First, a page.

• The overall demand is highest (mean of ‘need’) for the two themes as of multi-disciplinarity and holistic understanding.
  • For the themes of ethics and values and consumer perspective, the discrepancy between estimated need and expertise (mean skill gap) is the highest, indicating an overall lack of expertise on these topics among the participating organisations.
  • The consumer perspective and private sector and markets themes feature the widest distributions (highest standard deviation) of ‘skill gap’, which we propose could be taken as a sign that co-operation between the organisations would be especially beneficial in these topics.

Freeform comments

Of the themes offered, multi-disciplinarity and holistic understanding  gathered the largest amount of supporting comments and propositions, e.g.:

“Especially in the technical areas, we need to be exposed to a view of the whole and how our endeavours fit in to healing the human condition and the planet!”

“I think we could make use of more material/cases on the holistic understanding of reasons behind climate change”

“Ilmastonmuutos systeemiajattelun valossa”

“Risk assessment, perception and communication”

The themes of consumer perspective, science communication private sector and markets also well represented among the comments:

“How to cooperate with companies and other organizations on climate issues: project work module” (Private sector and markets)

“New technological innovations emerging from the need to cut down carbon emissions – dealing with energy production, mobility solutions and businesses” (Private sector and markets)

“Not very much integrated to present  curriculum? Is of great importance.” (Science communication)

“Miten nostaa ilmastoaihe vakavaan keskusteluun monialaisessa ja kiireen vaivaamassa organisaatiossa? Miten puhutellaan johtoa tehokkaasti? Miten saadaan organisaatiosta irti parhaat tehot ilmastokysymyksessä?” (Science communication)

“reasoned discussion on how encouraging individual choices might spill over into demands on better regulation – instead of mutual stand-still & wait” (Consumer perspective)

“Yes, this is important  but why do we still want to talk about customers and consumers? People are becoming producers, and individuals’ role should be rethought.” (Consumer perspective)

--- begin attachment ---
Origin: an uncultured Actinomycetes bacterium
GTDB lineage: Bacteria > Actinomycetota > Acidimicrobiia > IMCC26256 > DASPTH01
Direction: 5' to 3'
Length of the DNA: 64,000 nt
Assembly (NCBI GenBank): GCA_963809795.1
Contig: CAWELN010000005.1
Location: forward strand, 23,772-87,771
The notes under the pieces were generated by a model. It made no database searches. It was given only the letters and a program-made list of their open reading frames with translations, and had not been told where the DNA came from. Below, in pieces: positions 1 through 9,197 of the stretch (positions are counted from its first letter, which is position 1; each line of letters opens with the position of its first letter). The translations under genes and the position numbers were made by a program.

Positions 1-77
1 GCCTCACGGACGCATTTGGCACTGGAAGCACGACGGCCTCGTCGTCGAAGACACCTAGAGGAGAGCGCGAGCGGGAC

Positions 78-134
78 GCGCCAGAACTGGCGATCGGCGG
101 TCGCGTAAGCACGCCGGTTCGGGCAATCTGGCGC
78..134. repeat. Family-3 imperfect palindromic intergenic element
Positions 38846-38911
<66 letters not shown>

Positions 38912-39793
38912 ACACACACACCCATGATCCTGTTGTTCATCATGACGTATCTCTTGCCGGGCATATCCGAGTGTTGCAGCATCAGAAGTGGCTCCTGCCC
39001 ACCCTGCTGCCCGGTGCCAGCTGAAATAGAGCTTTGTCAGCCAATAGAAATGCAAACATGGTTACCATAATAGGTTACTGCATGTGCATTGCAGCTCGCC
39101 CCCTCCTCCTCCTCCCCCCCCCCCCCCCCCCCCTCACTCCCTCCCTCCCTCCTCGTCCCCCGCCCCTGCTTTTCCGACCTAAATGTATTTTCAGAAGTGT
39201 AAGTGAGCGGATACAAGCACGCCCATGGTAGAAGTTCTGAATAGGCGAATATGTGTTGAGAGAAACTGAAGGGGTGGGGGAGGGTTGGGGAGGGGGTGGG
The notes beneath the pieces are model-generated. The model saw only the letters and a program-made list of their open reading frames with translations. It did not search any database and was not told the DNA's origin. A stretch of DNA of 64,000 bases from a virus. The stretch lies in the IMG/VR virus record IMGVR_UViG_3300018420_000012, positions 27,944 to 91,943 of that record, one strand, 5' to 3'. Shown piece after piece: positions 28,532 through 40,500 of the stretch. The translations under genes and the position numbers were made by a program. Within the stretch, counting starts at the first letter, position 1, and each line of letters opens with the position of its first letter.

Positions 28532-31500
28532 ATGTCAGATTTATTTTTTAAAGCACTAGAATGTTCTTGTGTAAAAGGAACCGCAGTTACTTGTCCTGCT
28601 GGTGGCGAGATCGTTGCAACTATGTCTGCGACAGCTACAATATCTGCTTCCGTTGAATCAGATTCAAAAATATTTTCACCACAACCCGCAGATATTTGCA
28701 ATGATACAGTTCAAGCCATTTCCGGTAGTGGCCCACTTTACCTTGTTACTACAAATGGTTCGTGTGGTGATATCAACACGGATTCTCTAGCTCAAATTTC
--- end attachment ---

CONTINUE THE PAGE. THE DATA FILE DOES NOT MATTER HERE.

Outside of the pre-selected themes, multiple respondents suggested in the freeform comments that a basic course on sustainability would be needed:

“Basics of sustainability e.g. based on planetary boundary and donut approaches. Explanations on each of the themes presented in both approaches.”

“Introduction to Sustainability: We propose a on-line course “Introduction to Sustainability” to provide  comprehensive basic/starting knowledge and skills for master students with various backgrounds.”

“On behalf of research group LUT/School of Energy Systems/Sustainability Science: Digital course “Introduction to Sustainability” to provide an overview of the variety of sustainability issues related to natural resources, technologies, sustainable and profitable business models, climate changes, food and water, systemic thinking etc.”


Summarising the survey results – the main conclusions:

  • – Themes considered most important: inter-disciplinarity and holistic understanding
  • – Sustainability (introductionary) course was mentioned and wished for many times!
  • – Topics that got several mentions, and align well with project goals: Industry / business collaboration and school collaboration
  • – Science communication raised many positive comments and was seen as important
  • – Other possible topics for smaller materials include for example
  • Climate change in Arctic/ Nordic areas, Ethics & values, Consumer perspective & active citizenship, Climate Law and
  • Data basis

Further developing the ideas

In the second Climate University workshop, held at the University of Jyväskylä 28.-29. March 2019, the results so far from the questionnaire were presented to the wider Climate University community.

From the basis of the survey result and discussion in the workshop, we decided to go forward with two main themes: (1) Introduction course to sustainability and (2) an ambitious, advanced course of systems thinking for unde4rstanding global change. We also decided to pursue smaller courses / materials for school and private sector co-operation, namely (3) a high school level online course based on Climate.now and (4) a project course based on working life challenges from industry and other collaborating partner organisations. There were also several ideas for smaller materials, the ideas of which we decided to refine.

The preliminary concepts for the four primary materials were discussed in small working groups in a session of the Jyväskylä workshop. Based on the survey results and preceding discussion, the groups discussed the concepts and summarized their ideas in form of quick posters. These ideas will add to the material available for further refinement of the course and material concepts.